As you can tell, the emergence of technology has had a dramatic impact on our customer service expectations and it’s safe to assume that these will only grow even further in the coming years.
The Institute of Customer Service recently conducted some research into the ‘customer of the future’ and it’s clear that businesses will have their hands full.
One of the key takeaways from the report was that consumers will want a personalised service. In fact, this is already happening to an extent.
Some brands are also equipping their in-store staff with tablets, which enables them to offer a more thorough, customised service to shoppers. From a customer service standpoint, we can say with great confidence that automated systems aren’t going to cut it for much longer. People don’t want to be palmed off on a robot - they want human contact and to feel like the company actually cares about them.
- Treating social media users as inferior
Research undertaken by BDRC Continental and published by Marketing Week showed why it’s so important that brands have a robust social media strategy.
BDRC Continental Director, Tim Barber, was quoted by Marketing Week as saying: “It is 2016 and people expect a rapid response. If they don’t get it, you could lose them forever.” Crucially, he suggested that businesses need to treat social networking platforms as an extension of their bricks-and-mortar stores.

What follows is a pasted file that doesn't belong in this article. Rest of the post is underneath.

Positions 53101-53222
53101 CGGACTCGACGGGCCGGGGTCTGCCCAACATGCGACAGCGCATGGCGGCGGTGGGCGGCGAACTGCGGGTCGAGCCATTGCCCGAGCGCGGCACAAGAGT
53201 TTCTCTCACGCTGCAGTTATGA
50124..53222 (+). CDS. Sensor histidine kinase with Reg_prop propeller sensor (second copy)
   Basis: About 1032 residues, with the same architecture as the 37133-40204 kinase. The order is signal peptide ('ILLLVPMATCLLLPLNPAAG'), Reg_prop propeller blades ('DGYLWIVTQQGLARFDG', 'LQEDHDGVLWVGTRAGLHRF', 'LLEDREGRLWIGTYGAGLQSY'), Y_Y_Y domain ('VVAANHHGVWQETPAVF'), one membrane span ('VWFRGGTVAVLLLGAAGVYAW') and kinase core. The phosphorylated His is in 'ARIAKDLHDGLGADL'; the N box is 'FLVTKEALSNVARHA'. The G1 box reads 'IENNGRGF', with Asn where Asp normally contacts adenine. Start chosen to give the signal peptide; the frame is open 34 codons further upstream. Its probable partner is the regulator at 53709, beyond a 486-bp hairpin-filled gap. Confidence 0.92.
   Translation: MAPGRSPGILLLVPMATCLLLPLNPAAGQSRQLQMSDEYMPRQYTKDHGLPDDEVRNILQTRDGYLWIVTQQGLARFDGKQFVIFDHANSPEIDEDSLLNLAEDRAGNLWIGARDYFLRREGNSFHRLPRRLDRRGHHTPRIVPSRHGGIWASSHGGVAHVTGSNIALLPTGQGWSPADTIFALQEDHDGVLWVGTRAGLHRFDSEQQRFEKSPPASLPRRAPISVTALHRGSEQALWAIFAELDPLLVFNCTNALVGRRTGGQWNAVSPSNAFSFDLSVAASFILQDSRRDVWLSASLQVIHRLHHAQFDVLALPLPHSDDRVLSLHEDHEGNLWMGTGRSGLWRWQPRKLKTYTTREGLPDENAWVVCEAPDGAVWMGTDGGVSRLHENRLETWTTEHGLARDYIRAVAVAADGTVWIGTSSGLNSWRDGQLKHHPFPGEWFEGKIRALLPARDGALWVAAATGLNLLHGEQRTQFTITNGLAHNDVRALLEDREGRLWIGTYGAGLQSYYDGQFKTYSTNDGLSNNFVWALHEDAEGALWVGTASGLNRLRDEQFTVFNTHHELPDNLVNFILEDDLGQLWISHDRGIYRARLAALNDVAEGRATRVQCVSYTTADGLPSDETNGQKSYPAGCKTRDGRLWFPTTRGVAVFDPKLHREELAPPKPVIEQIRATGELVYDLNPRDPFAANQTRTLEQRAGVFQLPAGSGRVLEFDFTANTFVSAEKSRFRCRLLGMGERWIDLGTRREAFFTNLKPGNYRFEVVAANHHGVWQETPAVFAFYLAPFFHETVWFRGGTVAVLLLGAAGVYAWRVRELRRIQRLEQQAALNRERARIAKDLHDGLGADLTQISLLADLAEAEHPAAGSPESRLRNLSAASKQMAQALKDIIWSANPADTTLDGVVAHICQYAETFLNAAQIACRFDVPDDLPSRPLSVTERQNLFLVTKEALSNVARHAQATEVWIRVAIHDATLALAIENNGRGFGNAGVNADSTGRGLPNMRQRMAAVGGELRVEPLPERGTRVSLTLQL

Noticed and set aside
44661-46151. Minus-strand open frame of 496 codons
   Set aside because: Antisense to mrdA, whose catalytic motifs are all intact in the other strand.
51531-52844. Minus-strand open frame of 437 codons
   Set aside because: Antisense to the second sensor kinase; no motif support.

“You have to have the infrastructure in place to respond to every single tweet – that’s important,” he added. “You don’t pick and choose who you speak to when someone walks into a store – you aim to speak to everyone, so why do the opposite on Twitter? Treat every Twitter user like a shopper inside your flagship store.”
In 2013, the Internet Advertising Bureau conducted a study, which concluded that 90% of consumers would recommend a brand after interacting with them on social media. The main lesson here is that customers’ habits are changing and businesses - regardless of their size - cannot afford to view social media as a “nice to have”. It’s essential.
Earn new customers’ trust by shouting about your good service
We’ve already seen how Facebook allows brands to promote how responsive they are, but are businesses doing enough to shout about their exemplary levels of service elsewhere?
This Trustpilot report from 2015 explained why customer reviews and online reputation are the “cornerstone of online success”.
One point in particular summed it up nicely…
“Online reviews are the middle point of digital and traditional business, where customers meet sellers and talk to other customers about their experience with a particular seller.”
Earlier this year, Trustpilot announced that it had garnered more than 20 million reviews across 130,000 businesses in 119 countries. Online reviews are crucial as they can make all the difference between securing a new customer and seeing them take their money elsewhere.
The overriding message is this: if you’ve put so much time, effort and money into improving your service offering, make sure everybody knows about it. Otherwise you won’t reap the rewards.